The art scene in Dayton is continuing to grow with the addition of The Playground Theatre, a not-for-profit movement Jenna Burnette and Christopher Hahn founded to bridge the gap between theatre and film.
“We know in this day and age people are more likely to go see a movie than a play,” the cofounders said. “Our plan is to perform staged adaptations of popular films, contemporary plays and brand new works.”
The two co founders were living in Chicago when the plan for The Playground came about in 2013. Jenna had interned for Profiles Theater and both participated in several acting intensives. While there, the idea of building a theatre company started to form. Not satisfied with where life was taking them, one night the idea of starting a theater company came to mind. The two started bouncing around ideas and the more they talked about it, the more excited they got. These Dayton natives decided it was time to return home and start it here.
The two approach theater with a very simplistic vision: focusing more on the imagination. Thus the name: The Playground. They wanted to encompass their view of acting by focusing on the imagination, much like a child.
“A child at play has nothing but their imagination driving them,” Jenna said.
The less props, costumes, or sets, the better. They believe wholeheartedly in the situation they have created within the imagination, wanting the main focus to be on the actor and the story. Eventually they want to have a permanent theater location downtown, but for now are renting space where they can find it.
“We are the voice of a younger generation and we want to approach theatre in a new way,” Jenna said.
The Playground’s first production they plan to bring to the stage is The Breakfast Club later this year. Their hope is that the well known film will generate interest and attract a new audience. The Breakfast Club will not be showing until later this year and they’ll be treating it as a fundraiser instead of selling tickets. Casting for the show will begin in late August. They hope to give opportunities to those that are aspiring actors and those that want to explore their artistic abilities.
“We hope to inspire our community,” they said. “We really want to encourage people to be bold and fearless. In life, we think it is important to take a chance, get outside of your comfort zone, and hopefully make some discoveries about yourself.”
Jennifer Osterday – It’s easy to become numb to all the exhibits that come through the Dayton Art Institute. Even I have walked through and thought, “OK, cool art. Now let’s get to Leo’s Bistro and eat.” But something about Dayton Celebrates Glass immediately caught my eye.
Maybe it’s because I saw the Chihuly exhibit more than ten years ago at DAI and fell in love with the beauty of glass. Maybe it’s because when you hear a piece of art in the exhibit weighs more than 1,100 pounds you get a little intrigued. Or maybe it’s the fact that artist Stephen Powell will personally drive his glass work from KY to Dayton in the backseat of his car to ensure it’s set up just right with lighting. I’m gonna say it’s all of the above that has me saying you NEED to check out “Dayton Celebrates Glass.”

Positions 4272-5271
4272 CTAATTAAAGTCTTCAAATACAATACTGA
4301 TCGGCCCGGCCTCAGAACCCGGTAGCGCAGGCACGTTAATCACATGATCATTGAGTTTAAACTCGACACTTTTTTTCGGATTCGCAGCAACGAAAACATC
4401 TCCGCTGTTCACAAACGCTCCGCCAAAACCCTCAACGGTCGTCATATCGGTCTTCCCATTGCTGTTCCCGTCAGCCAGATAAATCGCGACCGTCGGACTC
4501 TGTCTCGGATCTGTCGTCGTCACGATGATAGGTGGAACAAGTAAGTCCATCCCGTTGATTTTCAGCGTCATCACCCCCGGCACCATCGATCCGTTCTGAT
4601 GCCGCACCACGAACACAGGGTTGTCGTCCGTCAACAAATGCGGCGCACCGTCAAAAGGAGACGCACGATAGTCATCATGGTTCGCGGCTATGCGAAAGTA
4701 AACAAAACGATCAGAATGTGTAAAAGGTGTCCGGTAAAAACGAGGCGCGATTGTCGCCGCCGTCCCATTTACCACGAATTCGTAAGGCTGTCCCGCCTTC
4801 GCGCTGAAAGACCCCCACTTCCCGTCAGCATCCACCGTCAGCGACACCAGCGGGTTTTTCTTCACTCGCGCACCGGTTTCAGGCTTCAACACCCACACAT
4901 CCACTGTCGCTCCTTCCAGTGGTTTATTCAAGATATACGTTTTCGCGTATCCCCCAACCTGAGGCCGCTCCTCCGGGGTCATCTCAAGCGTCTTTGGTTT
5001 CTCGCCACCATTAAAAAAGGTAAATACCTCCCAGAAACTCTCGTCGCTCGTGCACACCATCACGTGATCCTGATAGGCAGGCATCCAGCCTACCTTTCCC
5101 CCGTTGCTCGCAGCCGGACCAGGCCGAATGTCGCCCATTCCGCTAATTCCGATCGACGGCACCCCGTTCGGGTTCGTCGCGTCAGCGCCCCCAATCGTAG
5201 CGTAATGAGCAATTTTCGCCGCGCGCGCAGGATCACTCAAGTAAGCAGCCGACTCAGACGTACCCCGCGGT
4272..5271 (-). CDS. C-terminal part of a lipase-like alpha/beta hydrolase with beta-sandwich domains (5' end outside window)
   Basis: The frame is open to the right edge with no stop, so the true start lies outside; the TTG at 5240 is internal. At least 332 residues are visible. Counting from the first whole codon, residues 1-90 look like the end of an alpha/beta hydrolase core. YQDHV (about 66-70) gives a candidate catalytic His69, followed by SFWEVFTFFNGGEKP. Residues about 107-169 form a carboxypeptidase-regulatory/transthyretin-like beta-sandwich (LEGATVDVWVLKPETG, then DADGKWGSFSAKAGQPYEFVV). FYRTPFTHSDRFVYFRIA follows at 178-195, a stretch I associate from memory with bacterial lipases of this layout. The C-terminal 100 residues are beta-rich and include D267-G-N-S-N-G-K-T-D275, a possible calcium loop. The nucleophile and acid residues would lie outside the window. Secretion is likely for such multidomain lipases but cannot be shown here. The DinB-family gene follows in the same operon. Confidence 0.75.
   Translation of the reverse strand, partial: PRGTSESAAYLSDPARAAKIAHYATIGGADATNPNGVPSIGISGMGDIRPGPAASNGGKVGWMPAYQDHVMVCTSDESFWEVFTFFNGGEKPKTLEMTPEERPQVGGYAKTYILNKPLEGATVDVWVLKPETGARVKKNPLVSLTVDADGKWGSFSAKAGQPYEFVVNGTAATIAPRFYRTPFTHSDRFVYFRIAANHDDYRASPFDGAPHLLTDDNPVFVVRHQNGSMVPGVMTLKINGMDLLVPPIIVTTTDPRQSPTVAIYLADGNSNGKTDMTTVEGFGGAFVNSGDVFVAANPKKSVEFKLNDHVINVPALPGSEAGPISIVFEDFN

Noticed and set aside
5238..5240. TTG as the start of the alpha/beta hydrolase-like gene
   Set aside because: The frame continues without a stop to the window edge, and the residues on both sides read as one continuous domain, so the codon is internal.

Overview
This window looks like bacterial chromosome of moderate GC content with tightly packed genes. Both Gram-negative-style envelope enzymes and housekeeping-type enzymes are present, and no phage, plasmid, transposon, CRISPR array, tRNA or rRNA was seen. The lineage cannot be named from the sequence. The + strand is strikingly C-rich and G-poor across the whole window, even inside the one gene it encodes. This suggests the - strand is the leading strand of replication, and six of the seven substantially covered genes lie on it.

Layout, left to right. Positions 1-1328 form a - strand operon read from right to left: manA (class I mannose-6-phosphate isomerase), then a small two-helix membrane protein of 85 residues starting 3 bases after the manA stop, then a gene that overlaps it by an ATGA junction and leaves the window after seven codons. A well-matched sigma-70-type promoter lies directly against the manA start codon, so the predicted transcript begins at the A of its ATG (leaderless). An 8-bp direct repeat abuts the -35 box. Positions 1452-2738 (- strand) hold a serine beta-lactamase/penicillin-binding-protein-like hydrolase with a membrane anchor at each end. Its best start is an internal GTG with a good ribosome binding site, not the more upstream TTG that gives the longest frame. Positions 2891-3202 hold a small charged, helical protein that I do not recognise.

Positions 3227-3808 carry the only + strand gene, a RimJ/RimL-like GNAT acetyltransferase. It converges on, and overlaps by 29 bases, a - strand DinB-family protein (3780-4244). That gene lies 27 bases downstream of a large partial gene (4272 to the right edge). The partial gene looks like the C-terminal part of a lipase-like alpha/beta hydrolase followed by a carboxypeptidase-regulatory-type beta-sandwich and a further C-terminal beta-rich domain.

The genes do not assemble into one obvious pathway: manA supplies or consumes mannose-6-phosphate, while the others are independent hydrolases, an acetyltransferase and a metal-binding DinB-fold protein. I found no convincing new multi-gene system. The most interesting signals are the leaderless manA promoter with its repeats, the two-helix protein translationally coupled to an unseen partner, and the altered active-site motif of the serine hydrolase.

Nicole Nett – I agree completely- I think for many people in the area, that particular Chihuly exhibit was a perfect and dramatic introduction to studio glass. Fans of that exhibit will be pleasantly surprised to see several of his pieces in this one. What I particularly enjoyed was the way that the pieces were grouped. There were definite differences in the areas, but they all flowed seamlessly through the various artists and time periods.
JO – When I went to a preview of the exhibit, Christopher Ries, one of more than 12 artists that is featured in the exhibit, spoke. Ries immediately won bonus points when he started his presentation by sharing his love of the city of Dayton and calling the DAI a “special jewel.” Well, Dayton is the gem city after all.
Between cameras, mirrors, telescopes and that iPhone in your hand all the time, glass is just about everywhere. Ries just has a way of looking at it differently than the rest of us. He’s known as a classical reductive sculptor, dealing with large blocks of glass that can be up to 4,000 pounds and spending more than a year sculpting it down just right. His Sunflower IV piece that has gotten a large amount of attention is one of his pieces at the exhibit.
NN – What makes his type of glass art different is that it is reductive. Which means, he’s taking away glass, much like a sculptor would take away bits of marble or clay. Much of the glass we see in exhibits such as this are blown glass. The shapes take form by adding material, or growing from a starting point. When listening to him speak about the process, it was pretty interesting, however, it is difficult to understand the true art of it until you see it in person. Sunflower IV is a piece that you can look at, and continue to look at, maybe even come back to it, seeing something new every time. You’ll first be impressed by the sheer size of it, then as you walk closer, you realize the clarity, depth and detail of this
JO – When you look at any of the glass he sculpts, you’ll see how different it can look from various angles, “That’s the beauty of glass as I see it,” he said. I agree. It’s honestly one of the reasons I love art in general. All it takes is looking at something from a different angle for something to come alive. Glass does this in a very obvious way.
If you need a little boost to get you to the exhibit, Dayton Glass Day on Aug. 9 is the perfect solution. They’ll be having glass artwork made on the premises and you can even make your own glass mosaic magnet that will be showcased during Oktoberfest. It will be free to members and $15 for adults.
So as my friends said after we left the exhibit, “Stay glassy, Dayton.” We’re pretty proud to have this outstanding artwork in our city for a bit.